The US Federal Aviation Administration (FAA) said hold my beer and one-upped Southwest delaying more than 8,500 US flights and canceling over 1,200, following an IT glitch that resulted in a nationwide outage on Wednesday. All caused by…a single corrupted file.
Flight delays and other issues at airports across the country were caused by failed FAA Notice to Air Missions (NOTAM) notifications, which notify pilots and other personnel of conditions that could affect flight safety, thus forcing all US flights to be grounded.
Even once FAA lifted its ground stop order Wednesday morning, airlines were left with a huge mess to clean up in order to get back on track.
A full refund is available to all passengers whose flight was canceled, according to guidelines set by the Department of Transportation. There are several airlines that are also offering customers waivers to rebook flights, but they need to act quickly.
Airlines offering waivers for canceled or delayed flights:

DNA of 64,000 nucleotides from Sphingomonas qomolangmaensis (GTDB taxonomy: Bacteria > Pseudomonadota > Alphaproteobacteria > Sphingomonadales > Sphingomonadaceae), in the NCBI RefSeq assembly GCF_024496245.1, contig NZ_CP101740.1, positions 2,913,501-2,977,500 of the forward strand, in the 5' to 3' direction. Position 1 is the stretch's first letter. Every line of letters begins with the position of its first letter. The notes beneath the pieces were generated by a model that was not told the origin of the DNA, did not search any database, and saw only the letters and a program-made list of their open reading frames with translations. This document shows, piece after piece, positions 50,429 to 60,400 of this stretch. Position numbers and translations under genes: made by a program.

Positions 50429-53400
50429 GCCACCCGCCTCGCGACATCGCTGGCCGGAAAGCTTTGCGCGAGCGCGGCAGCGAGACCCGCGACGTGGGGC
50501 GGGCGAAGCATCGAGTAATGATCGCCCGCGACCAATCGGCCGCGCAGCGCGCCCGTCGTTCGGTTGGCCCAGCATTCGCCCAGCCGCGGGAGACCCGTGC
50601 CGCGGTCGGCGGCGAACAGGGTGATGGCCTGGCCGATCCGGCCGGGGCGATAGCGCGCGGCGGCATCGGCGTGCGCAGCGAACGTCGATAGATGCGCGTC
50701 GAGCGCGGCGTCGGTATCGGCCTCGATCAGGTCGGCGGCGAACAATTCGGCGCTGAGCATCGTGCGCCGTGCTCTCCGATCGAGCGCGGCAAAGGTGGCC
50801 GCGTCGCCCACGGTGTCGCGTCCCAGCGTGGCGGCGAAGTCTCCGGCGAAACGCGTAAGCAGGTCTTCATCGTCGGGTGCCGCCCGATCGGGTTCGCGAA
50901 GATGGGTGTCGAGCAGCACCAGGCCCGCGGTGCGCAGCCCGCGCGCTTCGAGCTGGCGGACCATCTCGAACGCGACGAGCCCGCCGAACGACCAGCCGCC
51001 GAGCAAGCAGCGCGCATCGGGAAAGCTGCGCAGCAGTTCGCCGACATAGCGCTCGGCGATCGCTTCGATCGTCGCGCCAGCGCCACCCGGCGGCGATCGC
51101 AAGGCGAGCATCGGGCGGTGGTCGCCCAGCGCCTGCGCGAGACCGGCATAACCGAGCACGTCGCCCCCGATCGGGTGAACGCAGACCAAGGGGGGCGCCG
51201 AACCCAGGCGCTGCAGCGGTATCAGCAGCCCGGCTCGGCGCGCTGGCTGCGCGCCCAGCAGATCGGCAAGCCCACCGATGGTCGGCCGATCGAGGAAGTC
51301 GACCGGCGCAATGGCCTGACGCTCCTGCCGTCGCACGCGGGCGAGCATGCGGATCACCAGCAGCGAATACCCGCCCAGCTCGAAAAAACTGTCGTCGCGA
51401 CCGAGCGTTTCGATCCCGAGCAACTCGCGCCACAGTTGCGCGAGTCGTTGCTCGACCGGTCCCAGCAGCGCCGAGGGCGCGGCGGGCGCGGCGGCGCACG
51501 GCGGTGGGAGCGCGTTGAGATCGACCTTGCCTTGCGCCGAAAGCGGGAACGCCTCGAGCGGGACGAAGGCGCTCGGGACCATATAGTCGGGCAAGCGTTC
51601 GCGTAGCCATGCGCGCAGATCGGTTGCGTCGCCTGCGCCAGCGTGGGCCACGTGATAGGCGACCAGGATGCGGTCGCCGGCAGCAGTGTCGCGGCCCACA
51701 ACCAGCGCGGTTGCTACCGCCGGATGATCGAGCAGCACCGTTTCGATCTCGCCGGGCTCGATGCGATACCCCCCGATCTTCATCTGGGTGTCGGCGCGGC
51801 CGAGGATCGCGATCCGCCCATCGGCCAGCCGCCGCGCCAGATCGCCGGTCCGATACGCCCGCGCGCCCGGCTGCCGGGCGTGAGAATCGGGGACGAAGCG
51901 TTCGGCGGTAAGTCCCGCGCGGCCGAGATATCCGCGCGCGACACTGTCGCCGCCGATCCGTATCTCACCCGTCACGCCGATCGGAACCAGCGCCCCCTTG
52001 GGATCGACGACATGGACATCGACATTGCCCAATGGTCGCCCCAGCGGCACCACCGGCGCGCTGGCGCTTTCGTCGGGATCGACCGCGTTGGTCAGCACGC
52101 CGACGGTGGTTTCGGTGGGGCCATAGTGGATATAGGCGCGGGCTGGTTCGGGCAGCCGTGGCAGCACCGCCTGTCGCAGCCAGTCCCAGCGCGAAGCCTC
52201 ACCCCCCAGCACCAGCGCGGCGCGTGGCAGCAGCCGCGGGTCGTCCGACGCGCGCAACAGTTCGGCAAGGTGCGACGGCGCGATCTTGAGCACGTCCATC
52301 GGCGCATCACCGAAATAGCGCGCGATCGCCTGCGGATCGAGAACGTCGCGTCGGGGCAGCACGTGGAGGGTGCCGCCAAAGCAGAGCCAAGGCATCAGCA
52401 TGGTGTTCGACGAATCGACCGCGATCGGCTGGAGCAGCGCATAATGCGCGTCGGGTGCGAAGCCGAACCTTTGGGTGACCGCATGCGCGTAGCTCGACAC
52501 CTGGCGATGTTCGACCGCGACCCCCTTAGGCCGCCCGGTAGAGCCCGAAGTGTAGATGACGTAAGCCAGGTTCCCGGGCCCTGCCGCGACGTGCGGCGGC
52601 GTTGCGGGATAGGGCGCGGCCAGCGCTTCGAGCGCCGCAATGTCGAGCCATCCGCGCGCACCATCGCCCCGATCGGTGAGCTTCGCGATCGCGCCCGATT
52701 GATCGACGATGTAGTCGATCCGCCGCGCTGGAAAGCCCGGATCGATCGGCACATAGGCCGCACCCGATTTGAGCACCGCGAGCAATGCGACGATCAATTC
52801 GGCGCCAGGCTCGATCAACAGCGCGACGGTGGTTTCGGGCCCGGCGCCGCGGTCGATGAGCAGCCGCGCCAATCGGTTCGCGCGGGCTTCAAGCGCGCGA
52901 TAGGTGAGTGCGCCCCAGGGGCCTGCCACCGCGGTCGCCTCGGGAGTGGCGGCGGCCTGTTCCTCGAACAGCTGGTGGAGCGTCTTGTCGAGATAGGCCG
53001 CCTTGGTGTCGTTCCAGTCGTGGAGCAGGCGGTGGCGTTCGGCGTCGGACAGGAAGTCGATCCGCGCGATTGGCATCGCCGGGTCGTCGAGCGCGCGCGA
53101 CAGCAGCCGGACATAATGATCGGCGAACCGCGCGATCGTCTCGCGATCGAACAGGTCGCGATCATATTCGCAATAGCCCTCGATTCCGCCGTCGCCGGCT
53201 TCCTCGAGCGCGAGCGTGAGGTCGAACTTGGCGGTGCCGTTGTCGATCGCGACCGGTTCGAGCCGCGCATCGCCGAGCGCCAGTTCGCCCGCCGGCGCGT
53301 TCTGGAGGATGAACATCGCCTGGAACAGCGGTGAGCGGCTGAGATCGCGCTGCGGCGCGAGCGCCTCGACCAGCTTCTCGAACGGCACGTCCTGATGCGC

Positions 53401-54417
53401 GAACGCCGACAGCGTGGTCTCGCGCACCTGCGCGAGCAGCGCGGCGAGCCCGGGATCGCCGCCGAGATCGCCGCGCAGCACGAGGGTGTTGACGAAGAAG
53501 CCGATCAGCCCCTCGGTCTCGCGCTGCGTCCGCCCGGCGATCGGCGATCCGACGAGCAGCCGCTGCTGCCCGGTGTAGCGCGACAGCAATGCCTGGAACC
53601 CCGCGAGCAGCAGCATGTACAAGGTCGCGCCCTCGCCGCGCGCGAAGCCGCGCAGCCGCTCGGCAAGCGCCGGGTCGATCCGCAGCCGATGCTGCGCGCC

Delta Air Airlines – Delta customers may rebook their Wednesday flights for travel no later than January 13 without having to pay any difference in fares. Flight credit is available to customers who cannot travel by January 13, but they are responsible for any fare differences.
Southwest – Customers may reebok their Wednesday flights or fly standby within 14 days without incurring any additional charges. Travel is restricted to the cities originally booked.
United – Customers who had flights scheduled to or from these airports on Wednesday can rebook flights without paying fees or fare differences if they book on or before January 16.
While my deepest condolences go out to those who suffered through the first Southwest fiasco and now this ironic saga, I can’t help but giggle at this tweet. Life truly imitates art.